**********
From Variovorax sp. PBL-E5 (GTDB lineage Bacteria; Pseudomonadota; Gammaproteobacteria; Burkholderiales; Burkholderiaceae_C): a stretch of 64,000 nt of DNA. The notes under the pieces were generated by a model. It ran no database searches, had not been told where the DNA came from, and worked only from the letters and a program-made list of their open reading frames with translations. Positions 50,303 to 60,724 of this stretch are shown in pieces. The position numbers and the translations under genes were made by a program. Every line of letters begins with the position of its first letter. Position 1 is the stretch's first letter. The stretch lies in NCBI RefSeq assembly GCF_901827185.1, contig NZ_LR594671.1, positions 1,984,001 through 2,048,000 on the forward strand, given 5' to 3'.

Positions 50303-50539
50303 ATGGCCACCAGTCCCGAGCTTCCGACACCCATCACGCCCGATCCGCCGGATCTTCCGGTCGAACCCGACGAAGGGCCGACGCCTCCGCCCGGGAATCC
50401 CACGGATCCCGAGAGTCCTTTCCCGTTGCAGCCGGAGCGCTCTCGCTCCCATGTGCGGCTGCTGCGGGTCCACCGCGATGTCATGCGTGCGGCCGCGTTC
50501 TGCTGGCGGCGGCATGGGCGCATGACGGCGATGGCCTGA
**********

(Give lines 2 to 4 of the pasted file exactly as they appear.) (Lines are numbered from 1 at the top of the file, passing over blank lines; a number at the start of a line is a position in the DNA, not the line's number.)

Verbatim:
Positions 50303-50539
50303 ATGGCCACCAGTCCCGAGCTTCCGACACCCATCACGCCCGATCCGCCGGATCTTCCGGTCGAACCCGACGAAGGGCCGACGCCTCCGCCCGGGAATCC
50401 CACGGATCCCGAGAGTCCTTTCCCGTTGCAGCCGGAGCGCTCTCGCTCCCATGTGCGGCTGCTGCGGGTCCACCGCGATGTCATGCGTGCGGCCGCGTTC